Miss Montana parachutists ready for 75th Anniversary D-Day jump

Miss Montana remained grounded in Missoula on Friday, her journey to the 75th anniversary of D-Day stalled out by a series of thunderheads to the east.


By KIM BRIGGEMAN | The Missoulian | Published: May 18, 2019

MISSOULA, Mont. (Tribune News Service) — More memories are in store overseas, but parachutists with the Miss Montana to Normandy project have a bright one to tuck away.

It happened on a drop-dead gorgeous Tuesday morning in Plains, and in Al Charters' words was "Norman Rockwell-esque."

Seven men and women made their first jumps from Miss Montana, the historic DC-3 out of which they plan to bail over France in less than three weeks.

Miss Montana remained grounded in Missoula on Friday, her journey to the 75th anniversary of D-Day stalled out by a series of thunderheads to the east.

The project's decision-makers have stopped trying to outguess the weather to set even a tentative departure time, but it probably won't be Saturday, either.

"We're doing some odds and ends but we are ready to go," Bryan Douglass said in a text Friday evening. "Need probably 2-3 hours to be wheels-up."

A day earlier, Charters and fellow veteran jumper Keith Wolferman described the scene in Sanders County.

Charters is retired U.S. Army Special Forces, so he knows how to sum up a situation military style.
"As briefed, as planned, executed in concert," he said.

Charters is jumpmaster of a roster of 15 men and women on the manifest to emulate World War II paratroopers at Normandy on June 5.

"It went swimmingly," said Keith Wolferman, who retired from a long Missoula-based smokejumper career two years ago.

Plains was waiting for the show. The jump zone was in a field near the school and the K-12 student body watched from the football field.

"The school roof, across the highway, any high ground," Charters said. "They were climbing in trees."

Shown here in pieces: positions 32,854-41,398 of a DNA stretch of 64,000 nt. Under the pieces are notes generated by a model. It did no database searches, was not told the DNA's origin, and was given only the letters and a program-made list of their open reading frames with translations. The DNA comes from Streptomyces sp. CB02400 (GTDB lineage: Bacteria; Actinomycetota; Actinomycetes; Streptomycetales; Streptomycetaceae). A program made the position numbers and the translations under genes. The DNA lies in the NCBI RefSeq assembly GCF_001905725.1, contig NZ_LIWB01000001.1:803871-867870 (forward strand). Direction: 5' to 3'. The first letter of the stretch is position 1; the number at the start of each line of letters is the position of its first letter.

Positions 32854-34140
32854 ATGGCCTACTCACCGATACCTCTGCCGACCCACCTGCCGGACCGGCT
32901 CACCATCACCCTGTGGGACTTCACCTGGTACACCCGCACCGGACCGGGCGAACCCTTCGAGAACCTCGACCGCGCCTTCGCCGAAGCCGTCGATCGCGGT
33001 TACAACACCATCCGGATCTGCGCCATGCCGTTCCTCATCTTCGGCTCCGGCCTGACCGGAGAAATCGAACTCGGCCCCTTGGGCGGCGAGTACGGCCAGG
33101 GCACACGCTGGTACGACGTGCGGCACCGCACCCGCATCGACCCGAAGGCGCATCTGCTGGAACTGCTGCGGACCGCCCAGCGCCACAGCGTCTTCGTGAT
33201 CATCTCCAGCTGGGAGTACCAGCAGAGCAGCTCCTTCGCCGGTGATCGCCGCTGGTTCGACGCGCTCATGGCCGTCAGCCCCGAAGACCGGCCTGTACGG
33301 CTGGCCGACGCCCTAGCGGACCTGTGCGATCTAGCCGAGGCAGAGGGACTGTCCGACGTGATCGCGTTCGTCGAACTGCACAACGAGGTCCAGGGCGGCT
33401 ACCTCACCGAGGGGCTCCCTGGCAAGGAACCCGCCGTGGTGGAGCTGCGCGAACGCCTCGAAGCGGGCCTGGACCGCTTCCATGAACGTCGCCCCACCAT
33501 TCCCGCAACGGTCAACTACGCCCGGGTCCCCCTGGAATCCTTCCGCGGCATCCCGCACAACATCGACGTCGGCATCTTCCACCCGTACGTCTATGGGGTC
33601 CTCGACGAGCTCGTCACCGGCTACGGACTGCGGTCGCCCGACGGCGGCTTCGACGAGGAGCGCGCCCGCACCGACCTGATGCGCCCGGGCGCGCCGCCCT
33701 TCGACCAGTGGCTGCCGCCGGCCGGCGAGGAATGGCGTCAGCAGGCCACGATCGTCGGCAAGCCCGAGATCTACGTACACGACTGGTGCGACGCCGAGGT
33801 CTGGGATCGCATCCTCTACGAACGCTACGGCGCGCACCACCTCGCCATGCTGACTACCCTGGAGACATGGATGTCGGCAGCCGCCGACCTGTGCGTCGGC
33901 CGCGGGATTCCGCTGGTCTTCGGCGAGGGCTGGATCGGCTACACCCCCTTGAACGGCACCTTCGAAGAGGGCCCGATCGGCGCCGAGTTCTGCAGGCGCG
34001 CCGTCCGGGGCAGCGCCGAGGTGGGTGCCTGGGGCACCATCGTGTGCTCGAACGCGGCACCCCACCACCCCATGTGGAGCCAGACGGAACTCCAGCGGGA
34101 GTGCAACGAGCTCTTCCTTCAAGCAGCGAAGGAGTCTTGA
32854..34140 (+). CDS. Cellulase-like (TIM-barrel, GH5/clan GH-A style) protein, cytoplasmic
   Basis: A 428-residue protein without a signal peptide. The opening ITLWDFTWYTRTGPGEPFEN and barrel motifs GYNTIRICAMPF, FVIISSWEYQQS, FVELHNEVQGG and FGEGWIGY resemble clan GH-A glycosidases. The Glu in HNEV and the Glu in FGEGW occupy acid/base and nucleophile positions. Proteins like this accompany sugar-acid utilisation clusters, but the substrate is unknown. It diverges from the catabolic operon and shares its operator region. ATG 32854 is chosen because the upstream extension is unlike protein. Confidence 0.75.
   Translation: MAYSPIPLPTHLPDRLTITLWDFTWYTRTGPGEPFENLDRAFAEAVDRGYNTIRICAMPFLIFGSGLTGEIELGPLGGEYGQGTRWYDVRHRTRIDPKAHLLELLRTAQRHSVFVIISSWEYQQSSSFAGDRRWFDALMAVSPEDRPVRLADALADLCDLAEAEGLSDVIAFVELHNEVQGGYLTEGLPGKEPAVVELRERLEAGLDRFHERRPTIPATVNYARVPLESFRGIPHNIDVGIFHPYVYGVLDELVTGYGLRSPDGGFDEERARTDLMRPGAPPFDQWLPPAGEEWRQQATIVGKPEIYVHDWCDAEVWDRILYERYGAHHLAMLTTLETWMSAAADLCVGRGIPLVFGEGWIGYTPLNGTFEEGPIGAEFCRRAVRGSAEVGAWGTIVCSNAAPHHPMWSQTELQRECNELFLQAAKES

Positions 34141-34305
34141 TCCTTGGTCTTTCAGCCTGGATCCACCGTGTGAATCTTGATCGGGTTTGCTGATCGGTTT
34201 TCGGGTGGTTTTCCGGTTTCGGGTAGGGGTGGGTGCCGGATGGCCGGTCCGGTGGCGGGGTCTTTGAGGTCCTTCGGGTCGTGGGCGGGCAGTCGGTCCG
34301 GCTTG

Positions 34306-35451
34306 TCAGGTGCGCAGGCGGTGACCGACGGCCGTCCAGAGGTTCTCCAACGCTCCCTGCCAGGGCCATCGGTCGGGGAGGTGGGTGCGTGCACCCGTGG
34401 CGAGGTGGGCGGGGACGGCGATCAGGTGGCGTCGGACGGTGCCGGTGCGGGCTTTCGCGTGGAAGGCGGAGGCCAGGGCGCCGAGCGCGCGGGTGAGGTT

"There was a big American flag on top of the fire engine parked next to the jump spot," Wolferman said. "They were just laughing it up. All of us were."

While all veterans, most of the jumpers needed a fresh jump on their dockets to be certified for the Daks Over Normandy jump on June 5.

All pulled it off without a hitch.

But there was more to it.

Pilots Jeff Whitesell and Eric Komberec were making their first jumper drops out of the iconic DC-3, as were the spotters.

Charters called it "crew integration training."

"Front end, the pilot and co-pilot hadn't dropped as a group," he said. "The back-end crew had not dropped as a group. The jumpers needed to be introduced to their parachute canopies, which are slightly different than the Forest Service canopies for those who are smokejumpers."

It's a heady time for jumpers, who've been as infatuated with the Miss Montana project as anyone.
Charters said his father, Gilbert H. Charter, was a flight photographer/top gunner on a B-26 who flew three missions over Normandy on D-Day 1944.

"To be in the same air space he flew in air combat, holy moly," he said.

Wolferman said one grandfather flew a photo reconnaissance aircraft up and down the beaches of Normandy, filming the Allied landings from a wood-framed de Havilland Mosquito. His other grandfather flew Liberators out of the Aleutians in Alaska during the war.

"And then, you know, there's connection of this aircraft with the Mann Gulch situation" in 1949, Wolferman said.

It carried the 12 smokejumpers who perished on a wildfire near Gates of Mountains north of Helena. Their names and sacrifices are sacrosanct among succeeding generations of Forest Service firefighters like Wolferman.

As of Thursday, Douglass and Charters hadn't received confirmation that all 15 jumpers affiliated with Miss Montana would be assigned to jump from her in Normandy. Douglass, the logistics director for the project, submitted a request to the Daks Over Normandy coordinator in late April asking that be the case.

The group includes three husband-and-wife teams: Charters and Kim Maynard, one of the Forest Service's first female smokejumpers in the early 1980s; Shawn Modula, former U.S. Army Special Forces, and his wife Annette Dusseau, who's ex-Army and runs Missoula Family Dental Clinic in the Southgate Mall, and Bryan and Sarah Morgan from Texas.

Bryan Morgan was a Special Forces paratrooper. Sarah Morgan is currently a former Army paratrooper and is now in the Army Reserves.

Others on the Miss Montana jump list include five current Forest Service smoke jumpers: Jonathan Fuentes and Drew Pattison from Missoula; Amanda Holt and Jason Junes from Grangeville, Idaho, and Redmond, Washington, jumper Shane Orser.

Phil Jameson, retired Navy Seal; Tim Mallon, retired Air Force, and retired smoke jumpers Woflerman and Salvador Garnica round out the list.

Miss Montana landed at the Plains airport across Highway 200 from the drop zone after Tuesday's jumps. She was quickly deluged.

"They were crawling all over this thing, in a

d out, elderly people and kids," Wolverton said.

It's a good bet the jumpers involved will have the scene in their hearts when their round parachutes open over Normandy.

"The day was lovely, small-town America showing up and making all that stuff go," Charters said. "It was like going to the rodeo in small-town America. It was just perfect."
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